LINK Conference

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This year's LINK conference for PhD students from Leicester, Loughborough and NTU was held at NTU, last Wednesday. As already mentioned on Ludus Ex, I presented a paper on identity in videogames. The paper addressed identity as what games criticism commonly views it as a simple and direct process of 'being a character', based on a rather simplified reading of the FPS, which is for some reason taken as the representative of all videogames. Through a close reading of the STALKER games, my paper tried to illustrate how even in the FPS, identity was a complex entity and how even the first-person or the 'I' that is assumed by the player is constantly undercut by many not-I's or not-not-I's that the game highlights, in the various aspects of the gameplay. In this paper, I am still playing with some ideas that I had after a long chat with Mark Butler on a Berlin train. The audience was entirely literary and I thought the most obvious example of this from earlier media that occurred to me would be quickly picked up by them. So it was: I spoke of the doppelganger in Wilfred Owen's poem 'Strange Meeting' and compared it to the 'egoshooting' in the FPS. Owen's protagonist speaks through the 'enemy you killed, my friend'. The main purpose of the paper, however, was to illustrate to a non-gaming literary audience how videogames do further complicate the nature of textuality and how they need to be read as doing such, rather than being seen as a medium that differs in essence from earlier media in providing an entirely 'new' form of participation. The paper and the slideshow are going to be uploaded to my website soon. It is always a challenging experience to present a videogaming paper to a non-gaming audience and this time was no easier. I was extremely happy with the range of the questions though. Besides the obvious Manhunt and violence issues, there were observations about how people felt like Lara Croft in real life, on whether videogames illustrate the Barthesian 'death of the author' or on whether the subversive music in GTA IV complicate perceptions of identity.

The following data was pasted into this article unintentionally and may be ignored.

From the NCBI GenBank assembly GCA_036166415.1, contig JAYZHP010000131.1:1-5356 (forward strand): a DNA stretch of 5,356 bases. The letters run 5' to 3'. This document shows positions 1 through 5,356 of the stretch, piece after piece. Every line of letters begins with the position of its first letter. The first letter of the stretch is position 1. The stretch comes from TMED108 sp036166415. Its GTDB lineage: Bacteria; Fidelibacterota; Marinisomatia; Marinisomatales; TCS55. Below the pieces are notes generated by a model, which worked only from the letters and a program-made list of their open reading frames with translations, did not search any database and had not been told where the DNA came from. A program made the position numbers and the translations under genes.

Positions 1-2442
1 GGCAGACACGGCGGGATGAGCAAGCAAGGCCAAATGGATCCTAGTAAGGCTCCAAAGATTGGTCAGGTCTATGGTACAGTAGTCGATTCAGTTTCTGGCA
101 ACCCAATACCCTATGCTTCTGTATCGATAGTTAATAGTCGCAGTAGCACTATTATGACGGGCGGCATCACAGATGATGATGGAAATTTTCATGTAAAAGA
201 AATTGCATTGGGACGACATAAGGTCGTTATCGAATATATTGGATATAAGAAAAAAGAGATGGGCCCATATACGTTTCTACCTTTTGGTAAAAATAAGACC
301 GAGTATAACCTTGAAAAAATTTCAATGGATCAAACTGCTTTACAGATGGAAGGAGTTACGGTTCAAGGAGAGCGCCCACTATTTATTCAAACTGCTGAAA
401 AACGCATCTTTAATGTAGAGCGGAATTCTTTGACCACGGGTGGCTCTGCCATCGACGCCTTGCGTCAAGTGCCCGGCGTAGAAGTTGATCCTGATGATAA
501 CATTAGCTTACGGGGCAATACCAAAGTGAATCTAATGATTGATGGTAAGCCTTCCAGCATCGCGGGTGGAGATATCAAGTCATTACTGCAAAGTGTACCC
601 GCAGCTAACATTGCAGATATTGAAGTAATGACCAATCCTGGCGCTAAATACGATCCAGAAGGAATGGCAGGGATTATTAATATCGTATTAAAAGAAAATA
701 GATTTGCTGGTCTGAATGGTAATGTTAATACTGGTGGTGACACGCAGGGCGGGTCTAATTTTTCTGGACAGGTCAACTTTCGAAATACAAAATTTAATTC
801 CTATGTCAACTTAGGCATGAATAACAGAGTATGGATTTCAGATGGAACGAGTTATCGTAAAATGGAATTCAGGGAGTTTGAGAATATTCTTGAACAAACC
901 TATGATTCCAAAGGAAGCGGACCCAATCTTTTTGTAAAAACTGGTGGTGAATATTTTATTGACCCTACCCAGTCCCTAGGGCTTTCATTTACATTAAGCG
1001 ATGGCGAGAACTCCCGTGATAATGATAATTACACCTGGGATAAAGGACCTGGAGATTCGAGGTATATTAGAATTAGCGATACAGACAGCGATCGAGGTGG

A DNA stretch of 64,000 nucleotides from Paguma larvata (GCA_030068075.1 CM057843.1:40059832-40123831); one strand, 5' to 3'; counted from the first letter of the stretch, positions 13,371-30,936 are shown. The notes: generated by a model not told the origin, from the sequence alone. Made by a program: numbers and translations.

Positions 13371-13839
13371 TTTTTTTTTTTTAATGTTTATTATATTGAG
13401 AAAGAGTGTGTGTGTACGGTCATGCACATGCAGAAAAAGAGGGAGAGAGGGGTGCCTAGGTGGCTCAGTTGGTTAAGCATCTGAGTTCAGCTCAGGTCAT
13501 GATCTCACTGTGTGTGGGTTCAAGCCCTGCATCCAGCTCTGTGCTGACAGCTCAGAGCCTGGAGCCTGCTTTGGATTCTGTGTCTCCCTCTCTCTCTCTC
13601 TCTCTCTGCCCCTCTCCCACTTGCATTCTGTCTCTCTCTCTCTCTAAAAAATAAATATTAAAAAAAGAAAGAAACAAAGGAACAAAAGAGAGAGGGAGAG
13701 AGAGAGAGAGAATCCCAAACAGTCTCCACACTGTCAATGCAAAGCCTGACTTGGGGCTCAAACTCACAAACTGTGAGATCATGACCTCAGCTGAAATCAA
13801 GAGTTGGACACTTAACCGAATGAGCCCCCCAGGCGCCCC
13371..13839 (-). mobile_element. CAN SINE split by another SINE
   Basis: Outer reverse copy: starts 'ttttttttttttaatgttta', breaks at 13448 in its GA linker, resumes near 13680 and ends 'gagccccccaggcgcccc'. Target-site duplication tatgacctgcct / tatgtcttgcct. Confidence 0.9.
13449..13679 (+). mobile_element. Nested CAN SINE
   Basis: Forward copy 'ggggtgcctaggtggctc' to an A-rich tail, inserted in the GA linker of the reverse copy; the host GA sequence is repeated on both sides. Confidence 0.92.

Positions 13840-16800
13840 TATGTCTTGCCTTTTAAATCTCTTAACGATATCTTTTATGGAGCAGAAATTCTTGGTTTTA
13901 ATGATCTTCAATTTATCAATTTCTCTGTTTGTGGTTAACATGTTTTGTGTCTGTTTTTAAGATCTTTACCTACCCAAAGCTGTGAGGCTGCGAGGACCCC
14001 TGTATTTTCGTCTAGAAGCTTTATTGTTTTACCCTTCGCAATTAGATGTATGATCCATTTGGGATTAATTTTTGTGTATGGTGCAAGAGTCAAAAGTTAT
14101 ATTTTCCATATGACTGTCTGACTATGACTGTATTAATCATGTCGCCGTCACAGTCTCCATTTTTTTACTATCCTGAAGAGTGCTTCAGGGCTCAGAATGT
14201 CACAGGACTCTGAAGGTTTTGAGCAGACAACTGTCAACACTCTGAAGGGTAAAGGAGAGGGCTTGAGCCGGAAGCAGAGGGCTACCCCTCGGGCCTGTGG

Besides a panel discussion on teaching after/ during a PhD, there were three other very interesting papers. One of these was a study of the cleft-palate (commonly called 'hare-lip') and the development of perceptions about it in Early Modern literature and another was a study of memory in the poems of the Victorian poetess, Augusta Webster. My personal favourite was 'The Re-read Tent', a gender studies analysis of Anita Diamant's novel The Red Tent, which the speaker analysed as an alternative reading of the Bible where the patriarchal bias was highlighted and overturned. The women's tent and the concept of the daughter regarding all the women there as her 'many mothers' seemed to remind me of the Deleuze and Guattari's nomadic rhizomatic structure. Oops ... didn't I promise not to bring them in, this time...

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